Chile Leaves Rates Unchanged as Inflation Stays Above TargetJaviera Quiroga
Chile’s central bank kept borrowing costs unchanged for a seventh month after consumer prices rose twice as much as analysts expected in April, while economic growth remains “moderate.”
Policy makers, led by bank President Rodrigo Vergara, left the benchmark interest rate at 3 percent Thursday, as forecast by all 25 economists surveyed by Bloomberg.
Inflation has remained above the 2 percent to 4 percent target range since April last year, while some recent indicators suggest less dynamic economic growth “in the margin,” the central bank said in a statement accompanying the rate decision. With prices rising more than forecast in April, policy makers said they will continue to monitor inflation with “special attention.”
“The central bank is saying that things are worse than they thought” in March, said Cesar Guzman, an economist at Banco Security in Santiago. “The rate will stay at 3 percent for a long time, more than what is priced in, because the economy will continue to be weak and inflation will ease rapidly in coming months.”
Chile’s gross domestic product expanded 1.8 percent in the fourth quarter from the year earlier, compared with 1 percent in the previous three months.
Growth remains sluggish this year. Manufacturing contracted 2.8 percent in March from the year earlier, while retail sales gained 0.4 percent. The central bank will publish first-quarter growth figures on May 18.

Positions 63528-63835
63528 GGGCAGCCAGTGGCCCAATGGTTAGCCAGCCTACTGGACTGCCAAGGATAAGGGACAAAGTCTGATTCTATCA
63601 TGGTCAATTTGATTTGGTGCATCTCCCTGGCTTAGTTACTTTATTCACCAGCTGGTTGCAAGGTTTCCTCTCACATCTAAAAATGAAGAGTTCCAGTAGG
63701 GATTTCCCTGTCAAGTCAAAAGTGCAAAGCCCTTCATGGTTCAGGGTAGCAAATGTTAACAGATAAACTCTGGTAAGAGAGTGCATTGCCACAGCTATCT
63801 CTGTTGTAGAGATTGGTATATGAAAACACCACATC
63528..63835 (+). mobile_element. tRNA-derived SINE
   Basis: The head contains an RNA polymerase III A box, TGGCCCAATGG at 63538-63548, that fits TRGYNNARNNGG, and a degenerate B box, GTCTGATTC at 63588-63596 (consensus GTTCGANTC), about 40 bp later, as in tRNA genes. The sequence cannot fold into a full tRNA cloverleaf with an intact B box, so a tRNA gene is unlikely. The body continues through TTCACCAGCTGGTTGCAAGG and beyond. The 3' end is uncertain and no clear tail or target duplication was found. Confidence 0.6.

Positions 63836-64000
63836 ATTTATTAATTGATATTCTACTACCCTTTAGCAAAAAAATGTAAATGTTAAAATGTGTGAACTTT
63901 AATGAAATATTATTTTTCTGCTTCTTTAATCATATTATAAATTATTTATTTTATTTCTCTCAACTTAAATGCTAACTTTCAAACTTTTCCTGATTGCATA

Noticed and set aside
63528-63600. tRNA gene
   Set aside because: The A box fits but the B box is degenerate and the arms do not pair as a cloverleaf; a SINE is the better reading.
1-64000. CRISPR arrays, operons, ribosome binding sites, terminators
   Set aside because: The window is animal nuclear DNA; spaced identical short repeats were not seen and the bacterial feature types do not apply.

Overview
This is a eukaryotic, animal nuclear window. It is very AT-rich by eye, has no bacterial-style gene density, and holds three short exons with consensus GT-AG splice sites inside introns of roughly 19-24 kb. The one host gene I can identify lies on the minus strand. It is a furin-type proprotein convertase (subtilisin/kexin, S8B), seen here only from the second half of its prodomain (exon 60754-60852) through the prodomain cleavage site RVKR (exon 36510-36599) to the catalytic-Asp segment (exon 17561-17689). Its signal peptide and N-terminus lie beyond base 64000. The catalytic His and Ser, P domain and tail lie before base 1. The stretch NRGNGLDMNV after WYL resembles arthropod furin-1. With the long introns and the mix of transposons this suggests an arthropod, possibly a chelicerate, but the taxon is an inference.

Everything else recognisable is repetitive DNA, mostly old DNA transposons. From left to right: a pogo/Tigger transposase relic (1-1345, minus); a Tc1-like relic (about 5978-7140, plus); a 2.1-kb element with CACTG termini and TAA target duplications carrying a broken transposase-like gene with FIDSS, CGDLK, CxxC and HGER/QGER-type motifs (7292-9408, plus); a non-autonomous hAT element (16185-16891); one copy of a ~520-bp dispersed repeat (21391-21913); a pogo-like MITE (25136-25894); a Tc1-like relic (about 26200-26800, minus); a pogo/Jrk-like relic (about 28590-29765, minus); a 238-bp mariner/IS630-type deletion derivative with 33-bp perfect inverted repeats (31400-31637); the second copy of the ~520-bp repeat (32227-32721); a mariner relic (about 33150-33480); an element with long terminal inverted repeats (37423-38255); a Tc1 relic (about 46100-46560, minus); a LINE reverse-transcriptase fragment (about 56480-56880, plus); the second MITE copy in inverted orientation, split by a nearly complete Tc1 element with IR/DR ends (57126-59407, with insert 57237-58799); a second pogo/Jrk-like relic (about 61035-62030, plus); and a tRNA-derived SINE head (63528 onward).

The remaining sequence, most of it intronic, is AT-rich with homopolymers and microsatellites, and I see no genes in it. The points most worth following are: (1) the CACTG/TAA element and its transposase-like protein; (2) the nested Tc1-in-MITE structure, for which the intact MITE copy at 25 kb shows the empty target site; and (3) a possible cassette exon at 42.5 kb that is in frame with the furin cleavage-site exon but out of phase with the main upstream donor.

“Given that the economy looks poised for a sustained but only gradual recovery, inflation dynamics have been and will continue to be the center of attention,” Iker Cabiedes, an economist at JP Morgan Chase & Co., said before the announcement. “We expect inflation to fall within the target range in coming months.”
Consumer prices rose 0.6 percent in April, leaving annual inflation at 4.1 percent, compared with the 3.9 percent medium estimate of analysts polled by Bloomberg.
A decline in the peso has pushed up import costs while a tight labor market kept wages growing at 7.1 percent in April.
On March 30, policy makers raised their inflation forecast for this year to 3.6 percent from a previous estimate of 2.8 percent and said price growth wouldn´t approach the 3 percent goal until 2016.
Inflation expectations remain anchored for the two years ahead, according to a poll published by the central bank Tuesday.
“Inflation for the two years ahead is more likely to be closer to the 2 percent than 4 percent of the target range,” Guzman said.